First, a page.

Jenkins & The Good Time Law - News, Weather and Sports for Lincoln, NE; KLKNTV.com

Jenkins & The Good Time Law

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By: Jenn Hatcher
jhatcher@klkntv.com

A big question is why was Nikko Jenkins out of prison?

Jenkins was released on July 30th.

After his release, Omaha police believe he went on a killing spree.

Court records show Jenkins served about ten years on an 18 to 21 year sentence.

"The fact this sick monster was on the streets is very very troubling," says Nebraska Attorney General, Jon Bruning. 

According to the Department of Corrections, Jenkins was released under the "Good Time Law."

The incentive is offered to anyone in the prison system without a life sentence or a habitual criminal sentencing enhancement.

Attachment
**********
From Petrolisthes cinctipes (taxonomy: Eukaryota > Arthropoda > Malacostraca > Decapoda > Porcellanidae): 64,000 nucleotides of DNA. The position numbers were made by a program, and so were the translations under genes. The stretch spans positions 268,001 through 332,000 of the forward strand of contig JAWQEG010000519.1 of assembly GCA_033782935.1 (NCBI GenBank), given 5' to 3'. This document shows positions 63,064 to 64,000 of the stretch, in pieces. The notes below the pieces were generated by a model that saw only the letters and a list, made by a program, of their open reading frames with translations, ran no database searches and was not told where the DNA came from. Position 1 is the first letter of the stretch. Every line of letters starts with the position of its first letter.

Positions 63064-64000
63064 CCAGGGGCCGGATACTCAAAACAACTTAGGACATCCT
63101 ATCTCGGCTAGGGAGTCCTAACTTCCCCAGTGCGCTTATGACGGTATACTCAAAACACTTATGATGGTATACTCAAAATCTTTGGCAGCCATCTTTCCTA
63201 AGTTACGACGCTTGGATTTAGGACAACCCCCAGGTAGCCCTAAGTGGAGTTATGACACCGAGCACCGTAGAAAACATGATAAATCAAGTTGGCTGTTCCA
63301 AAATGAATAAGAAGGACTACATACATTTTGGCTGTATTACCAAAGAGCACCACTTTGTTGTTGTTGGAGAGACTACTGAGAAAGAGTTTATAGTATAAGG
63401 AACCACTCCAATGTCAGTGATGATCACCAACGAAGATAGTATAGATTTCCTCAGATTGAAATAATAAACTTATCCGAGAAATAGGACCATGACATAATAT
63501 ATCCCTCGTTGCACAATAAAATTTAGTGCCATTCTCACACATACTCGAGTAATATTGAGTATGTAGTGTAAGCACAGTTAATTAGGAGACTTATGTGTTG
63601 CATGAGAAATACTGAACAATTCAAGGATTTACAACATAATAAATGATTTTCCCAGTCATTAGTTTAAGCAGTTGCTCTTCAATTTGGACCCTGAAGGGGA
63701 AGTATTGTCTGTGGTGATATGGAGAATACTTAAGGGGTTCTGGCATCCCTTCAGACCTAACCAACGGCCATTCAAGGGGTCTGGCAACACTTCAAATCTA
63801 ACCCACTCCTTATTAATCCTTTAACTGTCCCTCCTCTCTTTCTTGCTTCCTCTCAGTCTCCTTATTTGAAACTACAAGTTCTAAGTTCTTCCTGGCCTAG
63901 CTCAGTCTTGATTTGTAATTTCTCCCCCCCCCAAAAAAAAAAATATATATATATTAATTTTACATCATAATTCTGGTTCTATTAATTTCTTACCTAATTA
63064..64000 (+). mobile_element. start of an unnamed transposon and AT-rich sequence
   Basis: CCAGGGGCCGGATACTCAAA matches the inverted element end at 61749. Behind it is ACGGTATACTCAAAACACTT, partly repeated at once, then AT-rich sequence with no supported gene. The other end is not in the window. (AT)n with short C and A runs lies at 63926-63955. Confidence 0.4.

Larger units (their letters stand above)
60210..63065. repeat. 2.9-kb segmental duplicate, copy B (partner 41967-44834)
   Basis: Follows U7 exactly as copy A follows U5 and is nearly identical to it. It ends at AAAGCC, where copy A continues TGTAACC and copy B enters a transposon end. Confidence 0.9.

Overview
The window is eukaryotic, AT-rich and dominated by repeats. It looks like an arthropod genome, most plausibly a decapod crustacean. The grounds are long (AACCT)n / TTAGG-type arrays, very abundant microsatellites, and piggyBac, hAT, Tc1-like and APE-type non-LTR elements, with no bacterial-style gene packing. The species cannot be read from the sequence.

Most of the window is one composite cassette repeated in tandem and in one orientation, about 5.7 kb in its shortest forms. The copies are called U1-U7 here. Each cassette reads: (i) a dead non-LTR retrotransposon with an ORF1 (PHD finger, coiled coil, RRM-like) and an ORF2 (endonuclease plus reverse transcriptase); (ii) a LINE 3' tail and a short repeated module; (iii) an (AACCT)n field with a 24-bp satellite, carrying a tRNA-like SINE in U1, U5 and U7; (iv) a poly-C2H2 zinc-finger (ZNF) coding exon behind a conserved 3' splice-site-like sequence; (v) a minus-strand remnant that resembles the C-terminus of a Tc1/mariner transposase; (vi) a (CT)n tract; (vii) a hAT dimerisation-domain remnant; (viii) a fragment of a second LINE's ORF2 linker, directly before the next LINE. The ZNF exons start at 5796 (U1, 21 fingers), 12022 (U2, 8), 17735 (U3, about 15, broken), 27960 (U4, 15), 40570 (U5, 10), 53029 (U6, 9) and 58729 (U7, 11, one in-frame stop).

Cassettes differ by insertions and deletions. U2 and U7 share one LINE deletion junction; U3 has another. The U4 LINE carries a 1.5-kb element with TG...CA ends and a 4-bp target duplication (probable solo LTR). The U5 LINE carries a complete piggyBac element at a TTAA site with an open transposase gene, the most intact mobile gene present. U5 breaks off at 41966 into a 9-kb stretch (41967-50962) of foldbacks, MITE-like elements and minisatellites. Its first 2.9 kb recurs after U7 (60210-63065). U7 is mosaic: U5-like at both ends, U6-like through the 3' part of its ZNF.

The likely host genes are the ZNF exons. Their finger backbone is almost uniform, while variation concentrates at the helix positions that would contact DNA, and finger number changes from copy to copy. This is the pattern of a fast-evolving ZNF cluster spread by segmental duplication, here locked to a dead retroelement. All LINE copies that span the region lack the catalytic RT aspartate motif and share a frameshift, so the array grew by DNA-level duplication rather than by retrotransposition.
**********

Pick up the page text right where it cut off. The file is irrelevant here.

UNL law professor, Steven Schmidt, says, "what that really means is that they will serve on less than half of the bottom number and no more than the full number depending on whether he behaves in prison.

Good behavior is what's being questioned.

While in jail Jenkins was convicted for assaulting a peace officer.

"He certainly didn't seem to earn it based on his behavior while he was incarcerated," says Bruning. 

Bruning expects the good time law to be a hot issue this next legislative session.

He's considering putting it in his recommendation package to lawmakers.

"There has to be a balancing act but I think there's more that can be done to protect the public from the Nikko Jenkins' of the world," says Bruning. 

The attorney general doesn't want to completely do away with the good time law.

He thinks nonviolent offenders deserve the incentive.

But hopes more can be done to warrant who deserves an opportunity to be unshackled early.

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